Organizing your finances can be a daunting task. And because of your fears, you’ve been avoiding the process for quite some time. But it must be done if you desire to achieve the financial freedom you’ve been dreaming of. Simplicity is the key. Here are a some big steps that’ll help you create a clear action plan:
1. Get Organized
Do you have piles and piles of old statements from service providers, creditors or financial institutions lying around? If so, grab a shredder and purge. Doing so should take away some of the anxiety that accompanies getting your financial life in order. And for those items you need to keep, consider purchasing a small filing cabinet and organizing the documents by type. To determine what to keep, for how long, and what you can toss, check out this chart on USA.gov.
Also, opt-in for electronic statements; they’re usually available and eliminate the frustration that arises when you need to access an important document at the drop of a dime.
2. Conduct an Audit of Your Financial State
Next, you’ll need to assess where you stand financially in order to come up with a feasible plan to take your finances to the next level. To do so, create a comprehensive list of your assets and liabilities. This should include any retirement accounts, securities, income and outstanding debt balances you have on hand, just to name a few.
Once you’ve done so, list any sources of income you receive each month and the estimated expenditures. (For the latter, track account activity for at least one month to get an accurate figure).
3. Implement a Spending Plan
There are tons of software programs to choose from, or you can do things the old-fashioned way. Regardless of which method you use, here are a few key points to keep in mind:
• Every dollar should have a name on it before the month starts. The more stringent the plan is, the higher the chances of compliance.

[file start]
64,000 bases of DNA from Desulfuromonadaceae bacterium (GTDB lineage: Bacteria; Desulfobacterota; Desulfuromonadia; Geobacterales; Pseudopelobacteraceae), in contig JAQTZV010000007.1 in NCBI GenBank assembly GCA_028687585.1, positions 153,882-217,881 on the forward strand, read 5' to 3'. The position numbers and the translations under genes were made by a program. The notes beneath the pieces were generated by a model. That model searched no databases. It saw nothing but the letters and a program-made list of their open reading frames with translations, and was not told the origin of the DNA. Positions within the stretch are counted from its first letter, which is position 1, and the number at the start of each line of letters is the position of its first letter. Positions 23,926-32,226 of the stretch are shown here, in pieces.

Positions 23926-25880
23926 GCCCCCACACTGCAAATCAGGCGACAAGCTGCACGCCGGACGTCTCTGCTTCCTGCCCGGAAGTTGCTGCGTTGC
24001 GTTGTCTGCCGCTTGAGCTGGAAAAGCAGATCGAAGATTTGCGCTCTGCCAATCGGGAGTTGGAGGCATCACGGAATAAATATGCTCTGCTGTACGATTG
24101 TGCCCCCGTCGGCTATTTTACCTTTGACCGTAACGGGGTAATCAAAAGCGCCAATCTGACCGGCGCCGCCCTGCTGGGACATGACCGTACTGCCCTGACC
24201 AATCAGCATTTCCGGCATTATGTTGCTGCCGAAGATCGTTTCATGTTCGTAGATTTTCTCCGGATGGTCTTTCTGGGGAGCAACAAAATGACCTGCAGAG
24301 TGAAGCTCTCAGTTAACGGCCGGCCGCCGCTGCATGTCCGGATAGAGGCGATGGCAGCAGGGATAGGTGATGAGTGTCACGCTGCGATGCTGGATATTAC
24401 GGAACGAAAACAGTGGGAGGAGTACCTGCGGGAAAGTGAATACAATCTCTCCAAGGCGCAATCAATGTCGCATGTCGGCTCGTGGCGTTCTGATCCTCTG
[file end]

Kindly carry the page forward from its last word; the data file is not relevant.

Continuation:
• If your outputs exceed your inputs, you are left with no choice but to make cuts. Many ignore this pertinent tidbit of advice because they figure as long as the bills are paid, nothing else matters. That’s until a financial emergency arises.
• The plan should be helping you build a cushion, pay down debt and accomplish any goals you have in mind, simultaneously. If not, you won’t be motivated to stay on track.
4. Fund Your Safety Net
Life happens, and you may need a financial infusion to get out of the hole. And there’s no easier way to send your finances haywire than robbing Peter to pay Paul. That’s why the first order of business on your spending plan should be paying yourself to ensure your emergency fund is receiving the boost it needs each month.
5. Create a Debt-Management Plan
Before you decide to aggressively attack the outstanding debt balances, bring any delinquent accounts current. This is important to minimize the damage done to your FICO score for recurring delinquencies, not to mention the excessive late payment fees, interest and penalties. If you’re having a tough time formulating a plan due to limited income, consider making cuts to the variable expenses in your spending plan.
6. Capitalize on Existing Resources
Be proactive and take advantage of all the free tools at your disposal. A host of financial institutions offer online bill-pay as an added perk of being a member or for a small fee. In additional, there are spending tracking features to help you identify problematic areas and make adjustments moving forward. If you’re an AOL user, you’re granted complimentary access to Lifelock’s identity theft protection services, which can protect your personal information from fraud and preserve the financial freedom you’ve worked so hard to achieve. Most importantly, remain vigilant of your account activity at all times to confirm the activity is accurate.
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